Behavioral Therapy for Depression

Behavioral therapy improves depression symptoms by promoting changes in behavior. While it may seem surprising that behaviors could influence one’s emotional state enough to relieve clinical depression, behavioral therapy can have a significant impact in a short period of time. It is customizable for individuals in all types of therapeutic environments, making it suitable for individuals with a variety of needs.

When addressing clinical depression, cognitive-behavioral therapy (or CBT) is considered a primary treatment option. But ever since the behavioral component of CBT was shown to be as effective as a standalone treatment, interest in this earlier iteration of therapy renewed, as behavioral therapy for depression was reconfigured into a therapeutic approach called behavioral activation (BA). With its roots in classic behaviorism, BA provides a more modern approach, by acknowledging some cognitive aspects of depression. While cognitive-behavioral therapy is more commonly used to treat clinical depression, behavioral therapy has become known as an effective and efficient treatment option.

Read on to learn what behavioral therapy for depression is and the theoretical foundation behind the treatment. Then look more deeply into treating depression with behavioral therapy, specifically with the strategy of behavioral activation.

clinical depression cognitive behavioral therapy

Behavioral Therapy for Depression – An Introduction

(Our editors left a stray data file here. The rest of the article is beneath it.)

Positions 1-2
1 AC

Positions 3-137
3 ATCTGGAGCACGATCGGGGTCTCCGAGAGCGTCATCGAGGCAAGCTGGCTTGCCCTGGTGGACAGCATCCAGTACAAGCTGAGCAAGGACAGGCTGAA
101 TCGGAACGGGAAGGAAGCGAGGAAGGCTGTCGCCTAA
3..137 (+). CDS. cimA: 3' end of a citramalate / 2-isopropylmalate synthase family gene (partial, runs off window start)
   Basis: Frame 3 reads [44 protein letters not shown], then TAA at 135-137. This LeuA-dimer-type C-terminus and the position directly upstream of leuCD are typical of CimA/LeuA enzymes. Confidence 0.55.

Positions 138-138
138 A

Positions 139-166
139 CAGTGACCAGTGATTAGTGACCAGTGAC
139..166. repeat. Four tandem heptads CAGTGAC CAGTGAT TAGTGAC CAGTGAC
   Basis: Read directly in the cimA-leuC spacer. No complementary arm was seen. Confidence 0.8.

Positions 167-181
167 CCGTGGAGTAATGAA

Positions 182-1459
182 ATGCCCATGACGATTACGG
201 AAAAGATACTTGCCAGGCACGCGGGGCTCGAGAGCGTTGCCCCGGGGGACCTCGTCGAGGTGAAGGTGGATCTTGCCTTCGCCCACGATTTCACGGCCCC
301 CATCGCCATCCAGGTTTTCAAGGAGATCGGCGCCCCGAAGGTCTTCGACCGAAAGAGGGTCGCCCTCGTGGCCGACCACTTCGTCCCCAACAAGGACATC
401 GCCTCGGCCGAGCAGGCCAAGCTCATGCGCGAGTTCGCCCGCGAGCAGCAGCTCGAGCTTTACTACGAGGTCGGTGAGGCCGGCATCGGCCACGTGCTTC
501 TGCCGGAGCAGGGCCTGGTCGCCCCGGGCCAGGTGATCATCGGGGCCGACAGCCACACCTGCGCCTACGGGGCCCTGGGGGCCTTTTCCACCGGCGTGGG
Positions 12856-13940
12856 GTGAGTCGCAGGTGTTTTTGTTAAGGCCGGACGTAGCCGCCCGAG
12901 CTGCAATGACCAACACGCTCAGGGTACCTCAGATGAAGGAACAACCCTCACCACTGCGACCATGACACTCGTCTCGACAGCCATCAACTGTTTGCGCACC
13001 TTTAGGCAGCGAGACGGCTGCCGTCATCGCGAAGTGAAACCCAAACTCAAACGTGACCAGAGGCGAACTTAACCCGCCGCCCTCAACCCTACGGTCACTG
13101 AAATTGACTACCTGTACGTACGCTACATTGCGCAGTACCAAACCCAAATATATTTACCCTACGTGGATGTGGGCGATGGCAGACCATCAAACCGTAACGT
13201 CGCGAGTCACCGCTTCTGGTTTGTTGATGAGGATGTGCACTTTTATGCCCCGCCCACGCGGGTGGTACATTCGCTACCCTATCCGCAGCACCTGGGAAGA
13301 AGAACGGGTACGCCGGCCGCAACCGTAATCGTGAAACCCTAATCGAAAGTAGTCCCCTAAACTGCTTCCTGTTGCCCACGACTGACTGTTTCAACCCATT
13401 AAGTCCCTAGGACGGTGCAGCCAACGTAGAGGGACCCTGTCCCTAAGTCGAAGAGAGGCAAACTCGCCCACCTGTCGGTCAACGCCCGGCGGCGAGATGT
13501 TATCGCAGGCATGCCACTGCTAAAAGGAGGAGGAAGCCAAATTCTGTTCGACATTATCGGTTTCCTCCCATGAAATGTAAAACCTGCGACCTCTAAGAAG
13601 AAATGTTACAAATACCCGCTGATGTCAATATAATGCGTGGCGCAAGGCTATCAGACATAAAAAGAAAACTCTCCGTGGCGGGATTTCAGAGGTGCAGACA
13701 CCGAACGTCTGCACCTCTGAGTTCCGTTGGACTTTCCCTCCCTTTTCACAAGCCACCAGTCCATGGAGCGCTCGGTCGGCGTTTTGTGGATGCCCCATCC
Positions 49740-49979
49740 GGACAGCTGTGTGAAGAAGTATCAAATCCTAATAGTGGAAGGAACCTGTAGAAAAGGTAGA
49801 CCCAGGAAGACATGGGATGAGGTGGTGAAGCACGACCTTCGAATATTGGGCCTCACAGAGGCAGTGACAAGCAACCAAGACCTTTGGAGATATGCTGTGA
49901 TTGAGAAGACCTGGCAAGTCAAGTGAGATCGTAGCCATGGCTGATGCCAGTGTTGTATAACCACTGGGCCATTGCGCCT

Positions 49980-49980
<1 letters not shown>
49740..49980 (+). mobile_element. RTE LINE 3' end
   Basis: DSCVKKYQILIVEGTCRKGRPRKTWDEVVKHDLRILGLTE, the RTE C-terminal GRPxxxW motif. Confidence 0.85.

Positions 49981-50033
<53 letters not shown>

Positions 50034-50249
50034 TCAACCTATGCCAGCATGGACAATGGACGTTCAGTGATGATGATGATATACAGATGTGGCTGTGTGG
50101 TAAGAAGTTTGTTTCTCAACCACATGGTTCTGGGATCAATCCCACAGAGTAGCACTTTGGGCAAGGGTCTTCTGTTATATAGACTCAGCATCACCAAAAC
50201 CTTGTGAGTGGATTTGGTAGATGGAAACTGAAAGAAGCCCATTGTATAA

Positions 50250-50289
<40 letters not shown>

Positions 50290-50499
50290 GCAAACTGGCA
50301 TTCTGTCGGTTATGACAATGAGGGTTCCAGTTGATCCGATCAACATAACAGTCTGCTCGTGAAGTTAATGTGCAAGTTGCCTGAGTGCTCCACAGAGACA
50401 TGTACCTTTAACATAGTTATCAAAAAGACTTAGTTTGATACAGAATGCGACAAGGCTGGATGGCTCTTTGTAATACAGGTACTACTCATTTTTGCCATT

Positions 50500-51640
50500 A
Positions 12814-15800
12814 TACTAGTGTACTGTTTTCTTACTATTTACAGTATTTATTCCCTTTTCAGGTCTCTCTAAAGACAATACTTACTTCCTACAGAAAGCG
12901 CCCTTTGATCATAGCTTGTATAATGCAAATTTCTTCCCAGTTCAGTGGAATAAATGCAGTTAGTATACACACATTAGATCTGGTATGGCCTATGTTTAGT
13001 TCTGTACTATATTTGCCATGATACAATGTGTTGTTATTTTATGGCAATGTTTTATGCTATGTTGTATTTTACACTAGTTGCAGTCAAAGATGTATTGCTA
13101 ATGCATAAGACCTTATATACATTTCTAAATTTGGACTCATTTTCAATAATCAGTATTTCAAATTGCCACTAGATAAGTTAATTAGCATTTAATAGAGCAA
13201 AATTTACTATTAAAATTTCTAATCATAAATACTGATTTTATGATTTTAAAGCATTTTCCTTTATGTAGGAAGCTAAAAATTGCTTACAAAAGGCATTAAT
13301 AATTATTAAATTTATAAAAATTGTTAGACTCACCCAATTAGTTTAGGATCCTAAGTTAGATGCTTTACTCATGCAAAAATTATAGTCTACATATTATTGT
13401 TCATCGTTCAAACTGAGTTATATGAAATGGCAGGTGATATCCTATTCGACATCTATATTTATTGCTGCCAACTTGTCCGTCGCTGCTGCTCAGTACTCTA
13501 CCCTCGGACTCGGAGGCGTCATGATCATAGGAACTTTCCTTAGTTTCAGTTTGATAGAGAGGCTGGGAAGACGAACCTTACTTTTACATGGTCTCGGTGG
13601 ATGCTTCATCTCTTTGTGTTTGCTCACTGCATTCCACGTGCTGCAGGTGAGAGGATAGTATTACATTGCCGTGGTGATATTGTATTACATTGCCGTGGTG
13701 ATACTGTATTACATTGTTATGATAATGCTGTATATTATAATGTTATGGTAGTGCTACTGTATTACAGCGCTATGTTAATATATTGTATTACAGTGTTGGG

Behaviorism has evolved beyond the strict viewpoints of classical conditioning (Ivan Pavlov) and operant conditioning (B.F. Skinner) to include a more modern perspective, with certain cognitive elements. Its emphasis on behavioral aspects of therapy has been shown to offer significant benefits, as gleaned in a pivotal study from 1996, which determined that the behavioral component of cognitive-behavioral therapy (CBT) alone was as effective as the more diverse CBT treatment option.

What is Behavioral Therapy for Depression?

Behavioral Activation for depression helps individuals change how they interact with their environment, to alleviate symptoms of their condition. A brief present-focused psychological intervention treatment, BA employs self-monitoring skills to connect individuals with their mood and environment through the following ways:

  • Increasing engagement in activities that result in pleasure or mastery.
  • Decreasing their investment in activities that maintain or elevate depression risk, or limit opportunities for positive engagement.
  • Understanding and addressing barriers that contribute to behavioral adjustments.

Unlike cognitive-behavioral therapy for depression, in BA, distorted or negative thoughts are not directly addressed. Such is the case with rumination, which is a common behavioral symptom of depression, described as a persistent focus on negative thoughts resulting in distress. Under BA, ruminative thought content is not challenged and is instead acknowledged as a barrier to positive engagement, or as a repetitive action that can bring about a depressive state.

The Behavioral Foundation of Depression

The behavioral model of depression states that the disorder results from a lack of positive reinforcement of behaviors that maintain a positive mood, or a sense of purpose. When an individual’s environment presents them with obstacles, they may choose unhelpful responses that promote and maintain depressive symptoms. Under BA, conceptualizing an individual’s depression would rely on understanding the context and the variables impacting their behavior and mood.

For example, an individual diagnosed with a life-changing health condition may feel overwhelmed by the prospect of significant life changes. Due to their history of social discomfort, this event triggers them to withdraw socially to cope with the overwhelm, causing them to avoid opportunities to connect with others who would support them through their period of adjustment. Their lack of positive social contact maintains their discomfort and reinforces their avoidance, thus perpetuating their isolation and depressed mood.